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Success on the field, court linked to admissions applications

Story by Chris Graham

Listen to “The SportsDominion Show” to hear Virginia Tech professor Jaren Pope discuss the tie between college-sports success and admissions. Show Length: 8:35.

pope_cr.jpgYou hear college and university administrators say it often.

We want to win on the field, but it’s more important that we win in the classroom.

And you snicker, seeing how they spend millions on winning games on the field that translate to millions in revenues for their schools.

That’s really what it’s all about. Right?

It’s not about winning in the classroom.

Well, not so fast.

Research conducted by Virginia Tech economics professor Jaren Pope is shedding new light on one link between success in the athletic arena and the classroom.

“We found that both basketball and football success significantly increased the number of applications to colleges. We’re talking a 2 to 8 percent increase for the top 20 football schools each year in the next two or three years after they’ve had that success, and the same sort of impact, a 2 to 8 percent increase, for about the top 16 basketball schools each year,” said Pope, whose findings will be published in the upcoming edition of the Southern Economic Journal.

So schools in this year’s Sweet 16 – sadly, no Virginia teams are among that elite, though George Mason University was there (on its way to the even more elite Final Four) in 2006 – can count on increases in its applicant pool next year and at least the following year.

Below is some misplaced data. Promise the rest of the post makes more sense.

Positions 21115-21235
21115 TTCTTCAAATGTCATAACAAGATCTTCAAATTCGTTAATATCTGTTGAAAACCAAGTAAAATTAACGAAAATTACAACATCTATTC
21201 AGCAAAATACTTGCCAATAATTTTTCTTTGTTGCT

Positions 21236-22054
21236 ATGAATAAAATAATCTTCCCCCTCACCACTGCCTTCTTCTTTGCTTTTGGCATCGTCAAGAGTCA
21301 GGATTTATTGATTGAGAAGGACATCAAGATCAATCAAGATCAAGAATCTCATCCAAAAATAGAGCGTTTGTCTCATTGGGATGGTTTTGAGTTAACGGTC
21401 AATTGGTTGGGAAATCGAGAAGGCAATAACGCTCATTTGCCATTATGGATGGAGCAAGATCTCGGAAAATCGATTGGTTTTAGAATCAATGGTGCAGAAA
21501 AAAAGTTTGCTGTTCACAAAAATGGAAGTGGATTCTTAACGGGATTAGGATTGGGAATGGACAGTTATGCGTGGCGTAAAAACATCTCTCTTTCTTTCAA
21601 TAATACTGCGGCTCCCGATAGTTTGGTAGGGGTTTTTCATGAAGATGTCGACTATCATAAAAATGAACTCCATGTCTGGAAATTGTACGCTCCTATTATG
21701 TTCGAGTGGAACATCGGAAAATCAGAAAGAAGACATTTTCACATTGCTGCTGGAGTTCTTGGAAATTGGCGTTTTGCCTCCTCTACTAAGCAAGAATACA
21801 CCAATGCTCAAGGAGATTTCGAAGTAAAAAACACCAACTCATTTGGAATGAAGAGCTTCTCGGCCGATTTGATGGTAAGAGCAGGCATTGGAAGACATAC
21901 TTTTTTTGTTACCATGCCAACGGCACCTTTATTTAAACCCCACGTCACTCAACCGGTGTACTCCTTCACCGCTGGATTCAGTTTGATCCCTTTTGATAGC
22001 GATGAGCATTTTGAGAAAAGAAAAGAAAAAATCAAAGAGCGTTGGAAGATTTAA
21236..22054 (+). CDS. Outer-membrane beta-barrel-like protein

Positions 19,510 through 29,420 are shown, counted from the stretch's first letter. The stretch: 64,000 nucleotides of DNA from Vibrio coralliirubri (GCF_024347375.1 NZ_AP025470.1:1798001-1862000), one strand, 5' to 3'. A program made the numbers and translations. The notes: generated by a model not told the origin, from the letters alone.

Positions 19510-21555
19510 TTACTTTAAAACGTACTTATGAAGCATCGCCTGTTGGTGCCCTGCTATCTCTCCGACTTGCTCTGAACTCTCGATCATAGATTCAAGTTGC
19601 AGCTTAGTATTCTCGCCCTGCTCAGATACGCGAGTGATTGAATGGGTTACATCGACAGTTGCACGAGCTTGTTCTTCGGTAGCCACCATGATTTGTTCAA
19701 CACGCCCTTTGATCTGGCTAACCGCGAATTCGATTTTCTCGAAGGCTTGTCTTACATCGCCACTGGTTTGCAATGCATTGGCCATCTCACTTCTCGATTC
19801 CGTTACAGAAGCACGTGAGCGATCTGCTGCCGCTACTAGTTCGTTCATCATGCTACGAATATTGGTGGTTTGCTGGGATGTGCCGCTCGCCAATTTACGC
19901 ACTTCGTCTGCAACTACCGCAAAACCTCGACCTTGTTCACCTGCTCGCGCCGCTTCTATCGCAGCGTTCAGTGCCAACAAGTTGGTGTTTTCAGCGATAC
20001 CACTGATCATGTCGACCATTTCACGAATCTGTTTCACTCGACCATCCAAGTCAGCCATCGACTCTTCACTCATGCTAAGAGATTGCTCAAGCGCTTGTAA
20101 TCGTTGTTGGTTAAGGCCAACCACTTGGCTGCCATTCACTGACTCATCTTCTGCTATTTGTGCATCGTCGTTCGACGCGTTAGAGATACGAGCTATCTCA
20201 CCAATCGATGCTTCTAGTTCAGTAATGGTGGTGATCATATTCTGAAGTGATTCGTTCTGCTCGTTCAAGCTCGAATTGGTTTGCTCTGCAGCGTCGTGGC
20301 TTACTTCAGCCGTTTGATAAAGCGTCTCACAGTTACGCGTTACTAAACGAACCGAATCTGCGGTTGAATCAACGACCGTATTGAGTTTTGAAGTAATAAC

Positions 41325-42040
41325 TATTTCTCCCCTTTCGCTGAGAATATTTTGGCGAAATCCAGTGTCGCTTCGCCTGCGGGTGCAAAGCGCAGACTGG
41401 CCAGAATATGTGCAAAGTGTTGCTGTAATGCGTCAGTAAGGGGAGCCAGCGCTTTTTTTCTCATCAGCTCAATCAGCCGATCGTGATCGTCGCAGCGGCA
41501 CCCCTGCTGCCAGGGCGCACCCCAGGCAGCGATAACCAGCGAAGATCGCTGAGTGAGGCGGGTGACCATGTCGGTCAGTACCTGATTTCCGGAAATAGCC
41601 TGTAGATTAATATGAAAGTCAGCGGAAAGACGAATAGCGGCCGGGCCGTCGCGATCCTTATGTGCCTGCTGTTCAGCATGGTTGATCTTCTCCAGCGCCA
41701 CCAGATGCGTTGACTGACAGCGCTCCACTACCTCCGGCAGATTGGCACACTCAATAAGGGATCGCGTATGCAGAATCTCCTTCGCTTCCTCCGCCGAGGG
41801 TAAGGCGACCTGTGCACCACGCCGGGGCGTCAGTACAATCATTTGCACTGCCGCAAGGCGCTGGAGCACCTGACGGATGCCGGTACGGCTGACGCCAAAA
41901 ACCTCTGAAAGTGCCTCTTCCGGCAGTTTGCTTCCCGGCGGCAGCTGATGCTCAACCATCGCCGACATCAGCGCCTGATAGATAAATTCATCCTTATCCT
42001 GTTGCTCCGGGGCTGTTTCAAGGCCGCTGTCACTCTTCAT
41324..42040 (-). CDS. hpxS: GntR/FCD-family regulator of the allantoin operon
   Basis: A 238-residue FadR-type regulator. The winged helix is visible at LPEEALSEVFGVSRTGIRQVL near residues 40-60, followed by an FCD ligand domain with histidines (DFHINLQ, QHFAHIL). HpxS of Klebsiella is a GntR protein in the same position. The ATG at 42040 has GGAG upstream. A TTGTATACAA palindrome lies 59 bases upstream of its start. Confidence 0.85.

Along with that, then, those institutions can count on seeing the quality of their incoming freshman classes improve as well.

“We did find that this increased pool of applicants that comes in the next couple of years after you do well in sports is composed of students that scored low and high on their SAT scores,” Pope said.

“So what does that mean? That means that there were some good-quality students that applied because of the sports. And then what we found was that schools can exploit these additional applications in two different ways. They can either enroll more students, and some schools may find that attractive. And other schools who are very selective may just simply select out those high-quality students from that increased pool of applicants, thereby improving the quality of their incoming freshman class,” Pope said.

One important qualifier – the study does not provide qualitative analysis of the relative benefits of spending by colleges and universities on athletics.

“I want to be really careful on this particular issue, in that what this study did was it found that there are some of these short-term benefits to having strong sports programs at colleges and universities. We see these sort of temporary bumps in applications and things. The study certainly does not address whether putting more money into sports programs is really the best use of resources,” Pope said.

“Because as we know, college sports is really a bit of an arms race. Every time a university devotes more money to athletics, then all the other universities sort of have to ante up as well. So it’s not clear that athletics is really the best investment. We’re not exploring that. All we can say is that given that schools are investing in this, high-school students seem to care about it,” Pope said.


Chris Graham is the executive editor of The SportsDominion.

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